A dramatic food display at the restaurant entrance during a pre-theater dinner at Heirloom.

Savona, who earned his kitchen stripes by working under such star restaurateurs as Drew Nieporent, sources locally from farms throughout Connecticut and the rest of New England. While his menu could be called farm-to-table, he doesn’t like that moniker. He calls his cuisine “Farm Coastal,” drawing as much from the land as he does from the waters of Long Island Sound. As he sees it, pairing his organic and sustainably farmed foods with Frantz’s organic and biodynamic champagnes is simply a win-win.

Fresh seafood is always on the menu at Heirloom, like these succulent scallops with mixed herbs.

But, he is careful to say that just sourcing local isn’t enough. “Just because it’s local doesn’t mean it’s good,” he said. “When you’re too hyper local, there’s not so much flavor focus.”

And, flavor is what it’s all about. Frantz’s wines are chosen for their intensity and aroma, color and flavor as much as the foods Savona cooks. To him, cooking with organic and locally sourced foods makes a huge difference in your culinary experience.

“There is definitely a taste difference between something that sat in a box in a warehouse and something that was just picked,” he said.

But when it comes to pairing those foods with wine, he considers the wine first before the menu.

“Lots of chefs will make food and then want the sommelier to figure out how to pair the wines, rather than the other way around,” he said. “There are more bad pairings that good ones sometimes.”

Frantz and Savona want the tasting experience to be approachable and enjoyable for guests, minus the pretense that can come with Champagne. By the same token, Savona said his menu won’t be conventional, which suits Frantz just fine. She likes pairing Champagnes with atypical foods: truffle popcorn and barbecue, for example.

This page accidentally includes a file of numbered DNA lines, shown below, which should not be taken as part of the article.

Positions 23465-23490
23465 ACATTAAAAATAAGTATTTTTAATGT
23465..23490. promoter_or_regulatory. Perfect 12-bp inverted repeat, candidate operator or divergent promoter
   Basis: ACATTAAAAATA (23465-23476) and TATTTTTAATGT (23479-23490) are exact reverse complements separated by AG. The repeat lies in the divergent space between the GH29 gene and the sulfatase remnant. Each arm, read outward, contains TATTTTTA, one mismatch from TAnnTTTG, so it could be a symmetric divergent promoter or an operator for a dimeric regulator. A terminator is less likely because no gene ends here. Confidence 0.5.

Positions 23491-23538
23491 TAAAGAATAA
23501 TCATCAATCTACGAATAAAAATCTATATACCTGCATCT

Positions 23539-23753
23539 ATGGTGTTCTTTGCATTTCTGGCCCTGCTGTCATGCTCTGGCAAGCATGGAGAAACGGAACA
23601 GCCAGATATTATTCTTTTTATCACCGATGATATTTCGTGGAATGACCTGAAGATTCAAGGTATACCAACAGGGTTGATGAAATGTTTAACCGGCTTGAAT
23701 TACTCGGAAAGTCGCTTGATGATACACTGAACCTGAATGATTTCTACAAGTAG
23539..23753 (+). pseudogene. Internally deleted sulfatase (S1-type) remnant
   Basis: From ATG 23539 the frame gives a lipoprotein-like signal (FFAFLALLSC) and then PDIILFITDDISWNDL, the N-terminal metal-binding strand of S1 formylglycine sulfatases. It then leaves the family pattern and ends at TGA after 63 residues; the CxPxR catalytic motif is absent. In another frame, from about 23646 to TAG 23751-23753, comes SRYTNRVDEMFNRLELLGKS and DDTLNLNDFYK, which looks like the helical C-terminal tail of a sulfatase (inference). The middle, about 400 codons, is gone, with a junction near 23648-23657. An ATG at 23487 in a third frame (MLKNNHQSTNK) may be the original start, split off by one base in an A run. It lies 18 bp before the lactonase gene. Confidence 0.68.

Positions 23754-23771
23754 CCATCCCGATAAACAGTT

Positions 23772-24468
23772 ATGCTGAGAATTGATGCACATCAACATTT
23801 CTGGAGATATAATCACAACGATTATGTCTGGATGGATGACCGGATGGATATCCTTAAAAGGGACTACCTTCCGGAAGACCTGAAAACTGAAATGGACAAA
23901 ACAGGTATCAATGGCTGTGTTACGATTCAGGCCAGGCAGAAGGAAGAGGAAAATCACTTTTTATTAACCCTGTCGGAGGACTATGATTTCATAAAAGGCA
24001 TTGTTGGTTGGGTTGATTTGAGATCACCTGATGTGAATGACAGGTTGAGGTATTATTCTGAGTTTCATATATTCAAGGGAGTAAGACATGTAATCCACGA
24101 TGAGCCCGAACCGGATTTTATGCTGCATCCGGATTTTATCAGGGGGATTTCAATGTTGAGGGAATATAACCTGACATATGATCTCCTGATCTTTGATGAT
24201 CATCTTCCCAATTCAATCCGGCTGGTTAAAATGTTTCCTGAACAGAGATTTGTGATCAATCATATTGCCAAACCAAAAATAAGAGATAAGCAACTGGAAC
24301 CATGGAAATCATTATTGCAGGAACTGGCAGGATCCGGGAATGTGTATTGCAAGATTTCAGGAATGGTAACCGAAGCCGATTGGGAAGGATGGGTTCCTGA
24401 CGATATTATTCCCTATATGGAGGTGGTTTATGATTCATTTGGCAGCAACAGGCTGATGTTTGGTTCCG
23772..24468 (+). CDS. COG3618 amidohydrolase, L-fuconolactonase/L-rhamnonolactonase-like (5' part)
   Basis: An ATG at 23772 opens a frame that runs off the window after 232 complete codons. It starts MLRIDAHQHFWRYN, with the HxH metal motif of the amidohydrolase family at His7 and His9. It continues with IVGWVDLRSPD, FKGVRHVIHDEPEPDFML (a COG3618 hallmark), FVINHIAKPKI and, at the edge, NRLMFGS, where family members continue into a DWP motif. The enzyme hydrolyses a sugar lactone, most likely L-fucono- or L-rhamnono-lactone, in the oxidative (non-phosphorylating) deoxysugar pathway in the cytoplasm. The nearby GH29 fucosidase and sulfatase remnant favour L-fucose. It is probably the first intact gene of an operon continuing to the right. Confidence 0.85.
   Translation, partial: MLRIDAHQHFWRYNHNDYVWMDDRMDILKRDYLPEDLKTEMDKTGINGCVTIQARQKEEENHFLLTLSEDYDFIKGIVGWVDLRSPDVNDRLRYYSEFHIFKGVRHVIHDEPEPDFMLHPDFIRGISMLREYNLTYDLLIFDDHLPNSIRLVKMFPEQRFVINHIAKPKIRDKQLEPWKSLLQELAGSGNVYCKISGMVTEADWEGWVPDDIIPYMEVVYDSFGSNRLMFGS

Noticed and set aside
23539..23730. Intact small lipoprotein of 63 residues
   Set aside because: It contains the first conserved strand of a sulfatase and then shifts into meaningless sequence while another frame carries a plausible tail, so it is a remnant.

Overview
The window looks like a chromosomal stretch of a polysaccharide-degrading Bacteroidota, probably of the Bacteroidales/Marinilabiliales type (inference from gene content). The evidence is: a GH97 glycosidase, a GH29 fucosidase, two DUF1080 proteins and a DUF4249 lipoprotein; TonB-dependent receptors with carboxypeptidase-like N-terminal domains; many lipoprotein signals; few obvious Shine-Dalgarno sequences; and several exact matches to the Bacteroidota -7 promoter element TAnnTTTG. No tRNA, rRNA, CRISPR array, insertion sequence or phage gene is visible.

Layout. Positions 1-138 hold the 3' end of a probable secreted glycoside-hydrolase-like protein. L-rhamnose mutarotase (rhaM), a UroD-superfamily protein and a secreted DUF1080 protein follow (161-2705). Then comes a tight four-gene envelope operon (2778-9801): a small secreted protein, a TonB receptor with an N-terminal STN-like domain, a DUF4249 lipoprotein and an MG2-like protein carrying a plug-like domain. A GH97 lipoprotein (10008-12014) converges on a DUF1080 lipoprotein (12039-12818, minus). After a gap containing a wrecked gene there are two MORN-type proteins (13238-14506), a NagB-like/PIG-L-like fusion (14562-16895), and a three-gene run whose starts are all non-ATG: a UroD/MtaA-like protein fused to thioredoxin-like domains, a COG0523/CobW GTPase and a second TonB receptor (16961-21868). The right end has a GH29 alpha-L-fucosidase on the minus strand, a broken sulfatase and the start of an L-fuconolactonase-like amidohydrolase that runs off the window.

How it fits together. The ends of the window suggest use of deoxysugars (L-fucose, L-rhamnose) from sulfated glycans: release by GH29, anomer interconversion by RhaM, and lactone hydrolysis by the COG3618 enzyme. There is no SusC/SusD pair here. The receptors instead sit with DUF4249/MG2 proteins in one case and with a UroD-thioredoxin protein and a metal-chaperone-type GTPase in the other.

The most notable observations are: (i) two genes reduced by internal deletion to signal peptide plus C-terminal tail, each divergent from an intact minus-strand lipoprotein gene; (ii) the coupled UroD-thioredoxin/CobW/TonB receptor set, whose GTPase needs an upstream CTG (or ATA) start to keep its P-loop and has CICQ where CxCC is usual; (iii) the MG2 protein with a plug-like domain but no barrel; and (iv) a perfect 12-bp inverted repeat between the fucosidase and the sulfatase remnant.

Light as air macaroons from a recent lunch at Heirloom.

For the FGFG tasting event at Heirloom, Frantz plans a little Champagne 101 to educate participants in how fundamentally different Champagnes can be from one another. Her flight will start with a blanc de blanc (from white wine grapes) then move on to a brut (dry as in no sweetness), a rosé (pale pink/salmon colored from red grapes), a blanc de noir (from red wine grapes), and a demi-sec (sweet, for dessert!). Savona will build five plates to match the flavors in the wines. (Keeping his cards close to his vest, he did not reveal his menu plans. Good things come to those who wait; we promise.)

If you would like to attend this special FGFG tasting event featuring Henri’s Reserve sustainable Champagnes paired with Heirloom’s Farm Coastal food, please call Heirloom at The Study at Yale at 203- 503-3919 to make a reservation. But hurry, seats will fill up quickly! We welcome you to post on our Facebook page if you’ll be attending.

For more information about these Champagnes or how you can order, visit the Henri’s Reserve web site at www.henrisreserve.com and let “Henri”, the fictitious Frenchman, guide you through the various tasty selections. You can purchase online, contact them via e-mail at customerservice@henrisreserve.com, or call 1-888-999-8036.

Sustainable Champagne Dinner
July 27
Heirloom at the Study at Yale
8:00 pm
$55 per person, excluding tax and gratuity
RSVP: 203-503-3919

3 thoughts on “Sustainable Champagne Sparkles At Heirloom Tasting Event in July”

  1. Organic wines hold the promise of less pesticide residue, and if carefully gown, better flavor, but this “eye of newt” nonsense you describe as biodynamic is generally considered quackery by most agricultural experts.

  2. Debate is good!
    Actually in wine business we take great pride that two of the world’s most important wine critics are behind organics/biodynamics. Robert Parker uses Biodynamics in his vineyard in Oregon, which he owns along with his brother-in-law. (Way too much work/$ if you don’t think it enhances the wine/Champagne!) Jancis Robinson, London Times critic, has also supported Biodynamics.
    Good read in Food & WIne by Ray Isle.
    http://www.foodandwine.com/articles/biodynamics-the-next-trend
    Join us on the 27th!

Leave a Comment

Fairfield Green Food Guide
JOIN OUR MAILING LIST
Like the content you see here? Join our weekly mailing list...
* We hate spam and never share your details.